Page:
President Donald Trump (L) discusses the potential impact of Hurricane Michael with Homeland Security Secretary Kirstjen Nielsen (C) and FEMA Administrator Brock Long (R) in the Oval Office of the White House on Oct. 10, 2018 in Washington, DC.
FEMA Administrator Brock Long told President Trump Wednesday that Hurricane Michael could be the “most intense” storm to hit the Florida panhandle since 1851.
Trump met with Long and Homeland Security Secretary Kirstjen Nielsen at the Oval Office.
“Unfortunately, this is a Gulf Coast hurricane of the worst kind,” Brock said. “Storm surge estimates are anywhere between nine and 14 feet. Storm surge is going to be the worse where eye makes landfall — just to the east or south of where the eye makes landfall … Coupled with that you have over 145 mph winds. Structures built before 2001 are not designed to handle that type of wind, typically.”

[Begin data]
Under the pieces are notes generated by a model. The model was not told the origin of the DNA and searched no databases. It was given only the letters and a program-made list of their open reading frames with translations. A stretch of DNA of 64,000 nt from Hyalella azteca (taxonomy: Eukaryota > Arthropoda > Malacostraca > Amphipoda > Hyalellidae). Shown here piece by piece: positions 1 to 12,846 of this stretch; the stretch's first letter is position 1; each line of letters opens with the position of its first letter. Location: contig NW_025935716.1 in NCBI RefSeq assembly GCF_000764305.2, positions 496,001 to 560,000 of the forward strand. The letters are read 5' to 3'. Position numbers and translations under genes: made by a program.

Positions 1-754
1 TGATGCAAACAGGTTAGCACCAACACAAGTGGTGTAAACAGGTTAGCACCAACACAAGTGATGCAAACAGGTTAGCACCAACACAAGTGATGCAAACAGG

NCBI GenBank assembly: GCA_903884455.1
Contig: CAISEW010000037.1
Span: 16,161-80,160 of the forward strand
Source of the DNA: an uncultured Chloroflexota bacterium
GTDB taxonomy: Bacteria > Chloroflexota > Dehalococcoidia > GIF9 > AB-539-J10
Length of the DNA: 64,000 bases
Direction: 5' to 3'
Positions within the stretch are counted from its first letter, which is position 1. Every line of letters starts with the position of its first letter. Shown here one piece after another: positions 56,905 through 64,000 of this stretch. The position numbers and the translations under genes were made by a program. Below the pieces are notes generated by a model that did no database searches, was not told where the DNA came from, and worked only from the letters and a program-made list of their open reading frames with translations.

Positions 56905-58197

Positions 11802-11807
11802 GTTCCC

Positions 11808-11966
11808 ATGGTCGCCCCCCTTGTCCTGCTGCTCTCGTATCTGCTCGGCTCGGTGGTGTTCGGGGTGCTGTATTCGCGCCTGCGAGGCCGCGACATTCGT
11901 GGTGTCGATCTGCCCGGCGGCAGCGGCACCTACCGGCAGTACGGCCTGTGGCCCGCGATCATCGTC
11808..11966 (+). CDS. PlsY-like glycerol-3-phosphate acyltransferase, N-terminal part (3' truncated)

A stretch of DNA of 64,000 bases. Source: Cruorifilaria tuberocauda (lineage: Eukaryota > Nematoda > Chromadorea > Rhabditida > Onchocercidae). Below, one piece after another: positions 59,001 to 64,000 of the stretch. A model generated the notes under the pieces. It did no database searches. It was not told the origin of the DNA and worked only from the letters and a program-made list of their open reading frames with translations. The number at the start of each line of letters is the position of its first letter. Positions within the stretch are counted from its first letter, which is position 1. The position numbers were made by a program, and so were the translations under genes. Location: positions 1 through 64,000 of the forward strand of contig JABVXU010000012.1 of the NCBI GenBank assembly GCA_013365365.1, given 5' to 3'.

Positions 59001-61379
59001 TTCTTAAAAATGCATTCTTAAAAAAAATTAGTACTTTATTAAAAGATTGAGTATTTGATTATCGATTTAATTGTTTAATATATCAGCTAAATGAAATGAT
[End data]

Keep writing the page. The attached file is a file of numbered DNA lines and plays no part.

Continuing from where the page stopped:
Brock expressed concern that too many people in the path of the storm have not heeded evacuation orders.
“Yesterday we were concerned,” Brock told the President. “We did not like the level of evacuation activity that we were seeing … Unfortunately, first responders may not be able to go in and rescue those who dial 911 at this point.”
The President said some communities in the storm’s path “very poor,” making it more difficult for some to evacuate.
“It’s not so easy for some of these people to leave,” Trump said. “Some of these areas are very poor.”
Nielsen also said utility companies from 14 states were prepared to move in and begin work downed power lines once the storm has passed.
“We’ve got food supplies, food chains, we’re working with all of the states,” Trump said.
Parts of the Carolinas could experience flooding due to heavy rains, Brock said.